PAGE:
"The most dangerous thing for authority are people who were once institutionalists who later became radicalized, and I think a lot of whistle-blowers are that," Hayes said.
On Tuesday’s NOW with Alex Wagner, Chris Hayes, host of MSNBC’s All In With Chris Hayes, joined the panel to discuss his theory of “insurrectionists vs institutionalists” in relation to the recent NSA spying controversy.
In his book, “The Twilight of the Elites: America after Meritocracy,” Hayes divides American thought leaders into two camps, arguing that figures like The New York Times’ Paul Krugman and WikiLeaks founder Julian Assange are classic insurrectionists, distrustful of institutional hierarchies, while Krugman’s colleague at The Times, David Brooks, serves as the model institutionalist.
That prompted Alex to ask Hayes whether 29-year-old Edward Snowden was an insurrectionist bent on tearing down the system or an institutionalist looking to fix it.
“I think the most dangerous thing for authority are people who were once institutionalists who later became radicalized, and I think a lot of whistle-blowers are that,” Hayes said.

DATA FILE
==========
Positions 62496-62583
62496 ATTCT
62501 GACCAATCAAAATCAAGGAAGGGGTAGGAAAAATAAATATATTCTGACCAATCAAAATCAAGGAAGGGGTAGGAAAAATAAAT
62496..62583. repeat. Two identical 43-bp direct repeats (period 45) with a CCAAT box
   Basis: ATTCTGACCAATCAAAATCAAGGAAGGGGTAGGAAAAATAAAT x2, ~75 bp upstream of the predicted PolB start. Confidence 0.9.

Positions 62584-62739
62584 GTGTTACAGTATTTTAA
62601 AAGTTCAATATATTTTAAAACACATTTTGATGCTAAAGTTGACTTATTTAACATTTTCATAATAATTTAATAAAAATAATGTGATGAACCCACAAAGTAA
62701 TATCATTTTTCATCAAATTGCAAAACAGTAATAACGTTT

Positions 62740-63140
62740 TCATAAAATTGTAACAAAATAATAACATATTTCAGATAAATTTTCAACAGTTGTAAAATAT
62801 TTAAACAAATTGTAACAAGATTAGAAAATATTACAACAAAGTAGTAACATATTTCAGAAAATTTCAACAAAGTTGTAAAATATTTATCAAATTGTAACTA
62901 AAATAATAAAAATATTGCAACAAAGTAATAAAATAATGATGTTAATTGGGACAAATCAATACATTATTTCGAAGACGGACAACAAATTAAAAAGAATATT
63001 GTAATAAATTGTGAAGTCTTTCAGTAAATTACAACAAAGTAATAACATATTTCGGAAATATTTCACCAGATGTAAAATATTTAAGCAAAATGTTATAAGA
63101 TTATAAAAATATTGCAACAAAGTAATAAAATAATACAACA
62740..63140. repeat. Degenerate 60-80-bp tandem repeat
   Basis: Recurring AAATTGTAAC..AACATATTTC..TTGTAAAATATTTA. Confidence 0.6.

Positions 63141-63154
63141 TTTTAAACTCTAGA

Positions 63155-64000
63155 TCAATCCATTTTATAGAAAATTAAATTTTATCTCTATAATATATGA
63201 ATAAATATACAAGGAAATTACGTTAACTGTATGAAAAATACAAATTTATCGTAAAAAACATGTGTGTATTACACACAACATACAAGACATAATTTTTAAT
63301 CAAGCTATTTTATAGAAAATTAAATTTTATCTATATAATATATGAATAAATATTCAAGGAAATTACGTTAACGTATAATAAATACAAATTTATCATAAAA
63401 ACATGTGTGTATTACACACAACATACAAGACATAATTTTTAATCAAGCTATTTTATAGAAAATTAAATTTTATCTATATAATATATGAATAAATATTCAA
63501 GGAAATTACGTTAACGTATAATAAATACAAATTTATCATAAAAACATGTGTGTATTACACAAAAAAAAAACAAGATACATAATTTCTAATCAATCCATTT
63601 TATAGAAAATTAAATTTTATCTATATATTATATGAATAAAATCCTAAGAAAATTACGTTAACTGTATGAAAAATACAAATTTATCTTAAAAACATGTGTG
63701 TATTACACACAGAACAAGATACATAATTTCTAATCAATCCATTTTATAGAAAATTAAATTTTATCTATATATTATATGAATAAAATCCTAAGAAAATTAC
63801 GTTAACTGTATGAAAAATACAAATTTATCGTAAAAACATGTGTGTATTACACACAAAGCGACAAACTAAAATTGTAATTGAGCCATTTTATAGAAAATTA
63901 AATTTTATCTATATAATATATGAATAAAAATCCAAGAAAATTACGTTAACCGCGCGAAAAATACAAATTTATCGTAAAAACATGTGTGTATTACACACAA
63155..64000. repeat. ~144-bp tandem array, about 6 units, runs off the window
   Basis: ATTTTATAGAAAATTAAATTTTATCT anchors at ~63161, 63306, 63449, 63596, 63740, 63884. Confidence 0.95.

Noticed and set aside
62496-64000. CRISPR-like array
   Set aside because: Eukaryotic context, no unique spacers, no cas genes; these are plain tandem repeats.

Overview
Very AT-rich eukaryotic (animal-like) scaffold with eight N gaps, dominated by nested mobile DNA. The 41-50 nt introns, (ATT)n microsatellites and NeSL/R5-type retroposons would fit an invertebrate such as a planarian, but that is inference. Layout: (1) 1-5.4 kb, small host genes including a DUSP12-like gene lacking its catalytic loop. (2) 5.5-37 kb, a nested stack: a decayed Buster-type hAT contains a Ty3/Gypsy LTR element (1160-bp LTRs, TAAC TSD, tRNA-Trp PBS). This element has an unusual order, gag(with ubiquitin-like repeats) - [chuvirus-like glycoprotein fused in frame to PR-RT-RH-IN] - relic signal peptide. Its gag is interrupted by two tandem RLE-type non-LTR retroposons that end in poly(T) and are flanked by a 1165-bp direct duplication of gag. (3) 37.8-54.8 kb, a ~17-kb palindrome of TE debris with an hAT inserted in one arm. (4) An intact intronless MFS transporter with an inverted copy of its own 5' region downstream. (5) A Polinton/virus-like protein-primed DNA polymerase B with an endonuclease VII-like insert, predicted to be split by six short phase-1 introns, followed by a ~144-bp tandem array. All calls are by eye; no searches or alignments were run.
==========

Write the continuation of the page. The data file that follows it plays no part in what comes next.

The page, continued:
“The entire national security state constructed post -9/11 has been shrouded behind secrecy, and because it’s shrouded behind secrecy, people’s opinions about how it functions and whether it’s justifiable tend to fall along these polarized lines of how much you, by default, trust authority.”
The panel also batted around Jeffrey Toobin’s recent column in the New Yorker–an example of the institutionalist position–in which he argues that Snowden was neither a hero nor a whistle-blower.
Finally, Alex and Chris Hayes discussed the public’s confusion over the surveillance issue as evidenced by a new Pew Research poll that shows Democrats and Republicans have essentially switched positions on the issue since Barack Obama replaced George W. Bush in the White House. In essence, members of the public appear more inclined to believe government surveillance was okay if it took place under the party to which they felt most closely aligned.
“People don’t really have a lot of information to operate on,” Hayes said. “And so what they do is they take cues from people they trust.” It was easier for Democrats to be more skeptical of the national security state when they were not running it.”